Planets, the eight celestial bodies orbiting our sun, are spherical. Exoplanets, the many other celestial bodies orbiting many other suns, are also spherical.
At least that’s what scientists thought until the European Space Agency (ESA) got a better look at the “rugby ball shaped” WASP-103b. Discovered in 2014 amid the constellation of Hercules, this news-making gas giant is twice the size of Jupiter and slightly less than 1.5 times its mass.
Astronomers measured WASP-103b and other exoplanets extensively during the ESA’s “Cheops” mission (CHaracterising ExOPlanet Satellite), which launched in late 2019 and began observations in spring 2020. The agency published its findings, which rely on data previously obtained by the NASA/ESA Hubble Space Telescope and NASA’s Spitzer Space Telescope, on Tuesday.
“Cheops measures exoplanet transits – the dip in light caused when a planet passes in front of its star from our point of view,” explains an official writeup for the ESA.
“Ordinarily, studying the shape of the light curve will reveal details about the planet such as its size. The high precision of Cheops together with its pointing flexibility, which enables the satellite to return to a target and to observe multiple transits, has allowed astronomers to detect the minute signal of the [deformation] of WASP-103b.”
Researchers previously suspected WASP-103b had a high potential for deformation, given the exoplanet’s proximity to its sun. Its orbit around host star WASP-103 completes an entire revolution in less than one Earth day. This makes its tides especially strong, effectively reshaping WASP-103b’s mass. The bizarre oval exoplanet can theoretically tell us more about worlds like it and how they’re formed.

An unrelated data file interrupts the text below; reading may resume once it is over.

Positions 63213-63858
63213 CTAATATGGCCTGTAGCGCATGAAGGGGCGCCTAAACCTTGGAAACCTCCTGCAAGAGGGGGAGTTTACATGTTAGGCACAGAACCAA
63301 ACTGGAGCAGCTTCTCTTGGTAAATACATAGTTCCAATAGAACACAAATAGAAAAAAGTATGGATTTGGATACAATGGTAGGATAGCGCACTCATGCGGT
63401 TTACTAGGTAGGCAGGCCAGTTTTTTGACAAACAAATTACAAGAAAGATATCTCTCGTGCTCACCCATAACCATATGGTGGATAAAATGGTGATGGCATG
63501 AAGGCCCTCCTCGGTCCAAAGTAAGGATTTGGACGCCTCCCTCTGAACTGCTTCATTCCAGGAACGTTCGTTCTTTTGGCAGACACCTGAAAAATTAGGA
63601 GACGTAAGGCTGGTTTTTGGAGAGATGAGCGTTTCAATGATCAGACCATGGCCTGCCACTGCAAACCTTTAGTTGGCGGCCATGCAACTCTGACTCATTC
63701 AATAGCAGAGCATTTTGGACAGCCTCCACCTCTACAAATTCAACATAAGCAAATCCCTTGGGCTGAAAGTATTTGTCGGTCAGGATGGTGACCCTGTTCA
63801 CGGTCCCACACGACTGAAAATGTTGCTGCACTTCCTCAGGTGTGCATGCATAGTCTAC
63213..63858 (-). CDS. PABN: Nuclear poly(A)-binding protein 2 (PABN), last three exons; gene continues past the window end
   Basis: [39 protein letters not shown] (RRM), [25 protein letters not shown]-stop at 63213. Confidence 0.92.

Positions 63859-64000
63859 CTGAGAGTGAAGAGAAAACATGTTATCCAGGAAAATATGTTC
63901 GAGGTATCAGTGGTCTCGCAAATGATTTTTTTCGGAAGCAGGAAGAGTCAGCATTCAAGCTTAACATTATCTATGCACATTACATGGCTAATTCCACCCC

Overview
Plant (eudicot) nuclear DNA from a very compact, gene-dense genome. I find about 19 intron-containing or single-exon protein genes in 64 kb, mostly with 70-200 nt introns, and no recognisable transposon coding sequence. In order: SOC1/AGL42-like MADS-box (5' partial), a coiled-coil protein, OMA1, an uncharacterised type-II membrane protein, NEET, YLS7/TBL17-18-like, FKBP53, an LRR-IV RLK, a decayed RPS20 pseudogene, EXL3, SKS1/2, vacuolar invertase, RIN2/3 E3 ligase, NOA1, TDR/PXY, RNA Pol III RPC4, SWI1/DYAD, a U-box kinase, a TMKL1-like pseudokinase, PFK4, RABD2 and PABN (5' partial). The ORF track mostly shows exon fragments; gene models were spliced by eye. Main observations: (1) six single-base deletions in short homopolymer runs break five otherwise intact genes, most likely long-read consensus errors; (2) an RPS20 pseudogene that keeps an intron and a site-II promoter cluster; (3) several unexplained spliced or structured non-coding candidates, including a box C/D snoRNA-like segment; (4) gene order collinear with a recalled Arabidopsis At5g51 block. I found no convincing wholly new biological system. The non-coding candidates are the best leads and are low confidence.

“The resistance of a material to being deformed depends on its composition,” says lead author of the research Susana Barros, also via the ESA. “For example, here on Earth we have tides due to the moon and the sun but we can only see tides in the oceans. The rocky part doesn’t move that much. By measuring how much the planet is deformed we can tell how much of it is rocky, gaseous, or water.”
The composition of WASP-103b is of particular interest for two primary reasons. First, the exoplanet appears to be unusually bloated, which could tell us more about gas giants and their behavior.
“In principle we would expect a planet with 1.5 times the mass of the Jupiter to be roughly the same size, so WASP-103b must be very inflated due to heating from its star and maybe other mechanisms,” Barros explains. For reference, WASP-103b is approximately 20 times as hot as Jupiter.
Second, strong tides impact “orbital decay.” That’s the gradual decrease of distance between stellar bodies. Based on stellar physics, WASP-103b should theoretically be inching ever-closer to the larger WASP-103, eventually colliding with and becoming engulfed by its host star. But the ESA has detected WASP-103b doing the opposite, slowly moving further away from WASP-103.
Scientists posit a number of explanations for the baffling behavior, including the underwhelming reality that the data may simply be wrong. (We’re investigating space here; it’s new territory!) More data is needed. So the James Webb Space Telescope, which launched Christmas Day and uses powerful infrared technology, is on its way to assist. Cheops will continue to gather data as new observations and theories are made.
Research co-author Jacques Laskar concludes, “This study is an excellent example of the very diverse questions that exoplanet scientists are able to tackle with Cheops, illustrating the importance of [its] flexible follow-up mission.”